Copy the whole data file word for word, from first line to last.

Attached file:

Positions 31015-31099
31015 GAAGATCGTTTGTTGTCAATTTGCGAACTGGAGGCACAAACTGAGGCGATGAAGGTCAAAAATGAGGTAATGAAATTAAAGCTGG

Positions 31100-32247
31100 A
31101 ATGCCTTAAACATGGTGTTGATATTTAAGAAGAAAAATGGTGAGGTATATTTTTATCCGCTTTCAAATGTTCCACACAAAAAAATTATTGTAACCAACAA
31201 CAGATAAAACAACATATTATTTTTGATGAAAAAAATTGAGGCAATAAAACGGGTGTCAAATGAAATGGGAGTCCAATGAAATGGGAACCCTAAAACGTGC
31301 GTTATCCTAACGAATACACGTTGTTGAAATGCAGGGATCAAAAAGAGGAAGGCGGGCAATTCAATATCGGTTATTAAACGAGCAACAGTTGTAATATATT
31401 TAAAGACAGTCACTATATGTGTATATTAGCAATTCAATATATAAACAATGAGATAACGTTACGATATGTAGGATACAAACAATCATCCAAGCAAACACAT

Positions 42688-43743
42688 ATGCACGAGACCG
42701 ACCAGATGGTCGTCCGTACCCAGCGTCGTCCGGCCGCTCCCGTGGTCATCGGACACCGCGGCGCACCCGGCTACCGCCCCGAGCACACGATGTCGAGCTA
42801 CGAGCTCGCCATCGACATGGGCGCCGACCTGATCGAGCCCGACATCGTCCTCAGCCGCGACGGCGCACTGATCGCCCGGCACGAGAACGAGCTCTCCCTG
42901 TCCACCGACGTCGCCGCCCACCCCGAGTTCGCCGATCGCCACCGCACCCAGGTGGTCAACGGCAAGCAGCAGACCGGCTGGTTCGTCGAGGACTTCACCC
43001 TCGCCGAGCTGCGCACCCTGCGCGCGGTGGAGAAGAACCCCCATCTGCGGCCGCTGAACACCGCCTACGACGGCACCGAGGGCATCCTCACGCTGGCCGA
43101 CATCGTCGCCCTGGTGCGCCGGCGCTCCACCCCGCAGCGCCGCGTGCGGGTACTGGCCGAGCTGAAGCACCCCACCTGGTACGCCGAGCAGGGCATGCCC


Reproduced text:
Positions 31015-31099
31015 GAAGATCGTTTGTTGTCAATTTGCGAACTGGAGGCACAAACTGAGGCGATGAAGGTCAAAAATGAGGTAATGAAATTAAAGCTGG

Positions 31100-32247
31100 A
31101 ATGCCTTAAACATGGTGTTGATATTTAAGAAGAAAAATGGTGAGGTATATTTTTATCCGCTTTCAAATGTTCCACACAAAAAAATTATTGTAACCAACAA
31201 CAGATAAAACAACATATTATTTTTGATGAAAAAAATTGAGGCAATAAAACGGGTGTCAAATGAAATGGGAGTCCAATGAAATGGGAACCCTAAAACGTGC
31301 GTTATCCTAACGAATACACGTTGTTGAAATGCAGGGATCAAAAAGAGGAAGGCGGGCAATTCAATATCGGTTATTAAACGAGCAACAGTTGTAATATATT
31401 TAAAGACAGTCACTATATGTGTATATTAGCAATTCAATATATAAACAATGAGATAACGTTACGATATGTAGGATACAAACAATCATCCAAGCAAACACAT

Positions 42688-43743
42688 ATGCACGAGACCG
42701 ACCAGATGGTCGTCCGTACCCAGCGTCGTCCGGCCGCTCCCGTGGTCATCGGACACCGCGGCGCACCCGGCTACCGCCCCGAGCACACGATGTCGAGCTA
42801 CGAGCTCGCCATCGACATGGGCGCCGACCTGATCGAGCCCGACATCGTCCTCAGCCGCGACGGCGCACTGATCGCCCGGCACGAGAACGAGCTCTCCCTG
42901 TCCACCGACGTCGCCGCCCACCCCGAGTTCGCCGATCGCCACCGCACCCAGGTGGTCAACGGCAAGCAGCAGACCGGCTGGTTCGTCGAGGACTTCACCC
43001 TCGCCGAGCTGCGCACCCTGCGCGCGGTGGAGAAGAACCCCCATCTGCGGCCGCTGAACACCGCCTACGACGGCACCGAGGGCATCCTCACGCTGGCCGA
43101 CATCGTCGCCCTGGTGCGCCGGCGCTCCACCCCGCAGCGCCGCGTGCGGGTACTGGCCGAGCTGAAGCACCCCACCTGGTACGCCGAGCAGGGCATGCCC